You can only spend each pound in the marketing and sales budget once. That’s why it’s important to get the most out of your budget. You do this by targeting companies that give you the highest chance of success. But without a crystal ball, how do you know which companies will become clients? It’s very simple: by calculating the market potential and then carrying out a market analysis, so you know how large the market is and which customer groups give you the biggest chance of succeeding. By carrying out this analysis before allocating your marketing and sales budget, you can significantly increase the ROI for campaigns. In this blog you’ll find a step-by-step plan for calculating market potential and what to do with this information to acquire insight into client groups and high potential turnover.
But before we move on to the actual calculation: what does calculating market potential involve exactly? Simply put, when ‘calculating market potential’ you examine exactly which companies in the market are already your clients and which percentage is not. This makes clear which companies could purchase your product or service, but are not yet clients.
However, for many companies, this results in a group of thousands of companies; an outcome which doesn’t offer much insight. As such, it’s important to then carry out a market analysis and identify client groups with the highest potential within your potential market. These can be business sectors in which you have a high market share, but could also be companies of a certain size from which you derive a lot of revenue or companies in a certain region where you’re already well-represented.
You then calculate (see step-by-step plan below) how much turnover you can achieve within the total potential market.
As long as you don’t know which sectors offer you the greatest chances of success, the allocation of your marketing and sales budget remains a gamble. By calculating market potential and then setting up a market analysis:
But how does one do this exactly? That brings us to the next paragraph...
In order to acquire insight into your market potential, you first look at your own customer base. In which segments are you well-represented? For example, if you already have 50% of the healthcare institutions in your portfolio, you’re more likely to attract more healthcare institutions than a segment in which you have no clients. Criteria examined during this analysis are:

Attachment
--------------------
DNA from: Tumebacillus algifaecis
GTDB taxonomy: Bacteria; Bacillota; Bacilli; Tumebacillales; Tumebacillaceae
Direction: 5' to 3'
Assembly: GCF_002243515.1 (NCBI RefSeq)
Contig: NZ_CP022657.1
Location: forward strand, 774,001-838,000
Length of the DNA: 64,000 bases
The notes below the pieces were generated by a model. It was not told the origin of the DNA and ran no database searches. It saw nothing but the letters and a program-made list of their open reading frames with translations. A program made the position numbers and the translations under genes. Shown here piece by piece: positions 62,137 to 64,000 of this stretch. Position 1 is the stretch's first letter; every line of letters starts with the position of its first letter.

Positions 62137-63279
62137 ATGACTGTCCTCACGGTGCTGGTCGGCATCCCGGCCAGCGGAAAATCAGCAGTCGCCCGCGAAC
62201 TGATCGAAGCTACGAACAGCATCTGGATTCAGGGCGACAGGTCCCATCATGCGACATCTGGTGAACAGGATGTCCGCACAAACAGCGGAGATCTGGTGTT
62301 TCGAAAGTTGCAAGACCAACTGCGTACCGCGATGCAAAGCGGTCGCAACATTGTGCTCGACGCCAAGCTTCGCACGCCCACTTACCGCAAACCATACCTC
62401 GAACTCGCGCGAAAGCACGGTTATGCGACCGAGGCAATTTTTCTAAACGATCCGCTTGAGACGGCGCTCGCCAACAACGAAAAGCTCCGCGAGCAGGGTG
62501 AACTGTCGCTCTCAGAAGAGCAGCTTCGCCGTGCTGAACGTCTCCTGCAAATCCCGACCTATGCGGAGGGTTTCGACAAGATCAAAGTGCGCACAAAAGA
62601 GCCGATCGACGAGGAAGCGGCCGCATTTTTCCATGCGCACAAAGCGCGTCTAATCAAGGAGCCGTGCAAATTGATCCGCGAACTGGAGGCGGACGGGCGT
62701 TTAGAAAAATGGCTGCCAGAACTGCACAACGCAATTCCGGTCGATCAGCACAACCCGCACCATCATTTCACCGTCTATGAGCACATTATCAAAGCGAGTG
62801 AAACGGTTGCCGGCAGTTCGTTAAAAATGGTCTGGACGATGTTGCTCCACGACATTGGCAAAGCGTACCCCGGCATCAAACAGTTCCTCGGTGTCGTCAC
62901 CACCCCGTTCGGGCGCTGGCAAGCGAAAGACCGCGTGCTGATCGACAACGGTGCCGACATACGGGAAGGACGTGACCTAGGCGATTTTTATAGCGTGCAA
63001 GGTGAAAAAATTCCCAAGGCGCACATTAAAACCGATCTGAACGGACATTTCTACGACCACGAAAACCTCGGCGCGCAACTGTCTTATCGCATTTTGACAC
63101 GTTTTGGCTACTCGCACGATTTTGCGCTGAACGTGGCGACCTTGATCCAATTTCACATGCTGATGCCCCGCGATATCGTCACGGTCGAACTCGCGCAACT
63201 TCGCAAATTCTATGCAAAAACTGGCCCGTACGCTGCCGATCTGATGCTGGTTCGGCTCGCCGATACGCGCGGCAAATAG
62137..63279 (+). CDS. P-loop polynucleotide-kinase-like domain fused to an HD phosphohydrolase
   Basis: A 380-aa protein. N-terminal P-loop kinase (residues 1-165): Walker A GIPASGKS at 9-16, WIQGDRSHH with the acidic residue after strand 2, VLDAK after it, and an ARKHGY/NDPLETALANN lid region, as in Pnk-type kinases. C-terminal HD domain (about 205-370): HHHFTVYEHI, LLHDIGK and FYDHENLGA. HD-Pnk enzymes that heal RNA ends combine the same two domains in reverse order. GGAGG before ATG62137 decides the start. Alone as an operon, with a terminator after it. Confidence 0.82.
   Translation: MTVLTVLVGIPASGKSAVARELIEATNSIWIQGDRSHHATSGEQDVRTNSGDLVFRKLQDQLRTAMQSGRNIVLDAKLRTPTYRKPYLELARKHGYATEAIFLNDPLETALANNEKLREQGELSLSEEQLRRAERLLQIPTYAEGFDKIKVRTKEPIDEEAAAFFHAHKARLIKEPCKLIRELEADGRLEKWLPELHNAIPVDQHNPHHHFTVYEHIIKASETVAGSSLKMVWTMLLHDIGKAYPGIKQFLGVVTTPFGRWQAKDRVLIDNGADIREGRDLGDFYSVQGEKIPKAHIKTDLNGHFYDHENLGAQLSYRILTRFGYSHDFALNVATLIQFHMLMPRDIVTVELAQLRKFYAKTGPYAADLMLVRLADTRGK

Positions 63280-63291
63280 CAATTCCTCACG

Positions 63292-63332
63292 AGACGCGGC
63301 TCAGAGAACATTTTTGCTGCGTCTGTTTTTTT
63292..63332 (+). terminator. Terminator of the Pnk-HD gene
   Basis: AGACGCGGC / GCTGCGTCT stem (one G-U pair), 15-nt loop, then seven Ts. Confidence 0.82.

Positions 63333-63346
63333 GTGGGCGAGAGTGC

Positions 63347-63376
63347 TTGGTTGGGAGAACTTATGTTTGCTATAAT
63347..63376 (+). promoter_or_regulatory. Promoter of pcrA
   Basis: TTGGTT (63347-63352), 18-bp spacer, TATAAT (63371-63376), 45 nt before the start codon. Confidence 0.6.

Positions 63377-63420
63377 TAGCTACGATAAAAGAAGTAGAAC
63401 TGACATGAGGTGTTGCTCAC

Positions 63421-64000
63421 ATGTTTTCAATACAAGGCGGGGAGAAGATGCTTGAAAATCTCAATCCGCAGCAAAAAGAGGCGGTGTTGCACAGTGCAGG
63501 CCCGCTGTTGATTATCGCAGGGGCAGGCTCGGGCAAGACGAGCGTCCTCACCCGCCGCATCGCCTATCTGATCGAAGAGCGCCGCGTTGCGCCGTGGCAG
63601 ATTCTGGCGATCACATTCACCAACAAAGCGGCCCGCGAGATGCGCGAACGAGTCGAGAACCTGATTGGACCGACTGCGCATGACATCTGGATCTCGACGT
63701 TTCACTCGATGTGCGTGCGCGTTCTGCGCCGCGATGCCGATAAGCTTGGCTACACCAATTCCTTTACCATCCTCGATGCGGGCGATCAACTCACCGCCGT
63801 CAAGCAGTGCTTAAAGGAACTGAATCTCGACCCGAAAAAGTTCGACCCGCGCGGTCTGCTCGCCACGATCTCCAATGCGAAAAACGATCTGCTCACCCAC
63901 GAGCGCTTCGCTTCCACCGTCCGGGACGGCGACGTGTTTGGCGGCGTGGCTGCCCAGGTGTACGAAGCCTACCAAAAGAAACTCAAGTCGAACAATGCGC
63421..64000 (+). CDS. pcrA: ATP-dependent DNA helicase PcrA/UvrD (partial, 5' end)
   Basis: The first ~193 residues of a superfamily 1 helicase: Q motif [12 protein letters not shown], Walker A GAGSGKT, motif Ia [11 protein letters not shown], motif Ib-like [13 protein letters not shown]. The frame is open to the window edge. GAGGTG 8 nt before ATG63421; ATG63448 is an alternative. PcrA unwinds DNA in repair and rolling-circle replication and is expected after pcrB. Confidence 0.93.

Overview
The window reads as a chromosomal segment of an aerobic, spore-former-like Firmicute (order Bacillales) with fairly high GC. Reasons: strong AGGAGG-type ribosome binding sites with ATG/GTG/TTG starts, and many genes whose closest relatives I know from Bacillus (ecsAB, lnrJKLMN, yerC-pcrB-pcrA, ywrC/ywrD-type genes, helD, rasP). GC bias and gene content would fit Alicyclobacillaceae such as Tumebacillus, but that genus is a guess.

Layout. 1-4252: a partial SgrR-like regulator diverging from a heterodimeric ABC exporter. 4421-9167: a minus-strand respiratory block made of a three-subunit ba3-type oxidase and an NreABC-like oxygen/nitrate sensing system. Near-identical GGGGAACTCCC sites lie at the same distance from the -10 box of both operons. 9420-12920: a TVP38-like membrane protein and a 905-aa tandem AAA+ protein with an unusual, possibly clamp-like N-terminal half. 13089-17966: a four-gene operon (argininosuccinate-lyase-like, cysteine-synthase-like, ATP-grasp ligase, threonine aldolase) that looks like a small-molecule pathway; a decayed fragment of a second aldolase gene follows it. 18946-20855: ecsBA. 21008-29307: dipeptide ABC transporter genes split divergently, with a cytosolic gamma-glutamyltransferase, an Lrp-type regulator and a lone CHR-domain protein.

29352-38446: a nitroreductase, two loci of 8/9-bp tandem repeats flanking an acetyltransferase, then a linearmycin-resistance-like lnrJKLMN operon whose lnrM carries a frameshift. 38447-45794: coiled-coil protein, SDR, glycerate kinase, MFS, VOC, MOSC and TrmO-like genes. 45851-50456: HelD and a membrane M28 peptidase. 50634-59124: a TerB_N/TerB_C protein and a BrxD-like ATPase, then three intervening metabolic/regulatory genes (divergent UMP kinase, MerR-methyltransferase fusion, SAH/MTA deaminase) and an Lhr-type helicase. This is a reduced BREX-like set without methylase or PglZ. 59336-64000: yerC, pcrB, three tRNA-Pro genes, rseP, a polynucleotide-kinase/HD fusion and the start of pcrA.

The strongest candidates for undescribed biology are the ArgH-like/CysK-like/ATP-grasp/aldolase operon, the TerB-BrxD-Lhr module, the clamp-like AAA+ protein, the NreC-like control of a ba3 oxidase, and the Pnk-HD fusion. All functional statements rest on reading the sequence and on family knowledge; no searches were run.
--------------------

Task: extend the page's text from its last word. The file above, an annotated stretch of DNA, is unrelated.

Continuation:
1. Revenue: from which client groups do you derive the most revenue?
2. Sectors/industry: in which sectors/industries are my clients active
3. Size: how big are my clients?
4. Legal form: within which legal form am I well-represented?
5. Region: Within which region am I well-represented?
Now that it’s clear within which client segments you’re well-represented, you examine what the median revenue per client group is. The median revenue provides a more realistic outcome than average revenue because the median revenue doesn’t accord as much weight to outliers and as such doesn’t skew the revenue picture.
You then examine what your market share is within a certain group. You simply add up the number of customers you have in a certain segment, study how many of these companies exist in your market (for example the Netherlands) and calculate the percentage.
It’s important to take this step: sometimes the number of customers alone can paint a skewed picture. It could be the case that you have a lot of construction companies in your portfolio, but only a few energy companies. However, your market share in the energy market could be much higher because there are simply fewer energy companies.
The figures about the size of a market can be found in publicly accessible sources. If you cannot find this information, you can also turn to a corporate information specialist like Graydon.
On the basis of step 1 and 2 you can now look for client segments which offer the great chance of conversion (where you’re already well-represented) and the greatest potential (where there’s still room in the market).
By multiplying the number of companies that are not yet customers in a certain segment by the median revenue within this segment, you can very precisely calculate the market potential on the basis of revenue.
So for example: you’re well-represented among construction companies in the North Holland region, of which there are 100. You have a market share of 40% and a median revenue of 80,000 per year. There are another 60 construction companies in the region which aren’t clients yet. So your potential revenue is 60 * 80,000 = 4,800,000
You repeat this calculation for different segments. You then compare these results so you can determine which segments have the most potential and priority.
Now that it’s clear which segments deserve your attention and what kind of revenue you can expect from them, you have to look for these valuable companies in order to set up campaigns. You can often find companies through search engines. But if you only want to target companies which are financially stable and growing significantly, it’s a good idea to find leads using Graydon Market Information. This doesn’t only show you the contact details of companies in a certain segment. It also shows you these companies’ scores:
Would you like to gain insight into your position in the market and the trends within this market? What does your customer base look like and what are your growth opportunities? We can help you with this. Graydon Market Analysis is carried out on the basis of customer data and the Graydon database, which results in a unique analysis. Request more information with no obligation now.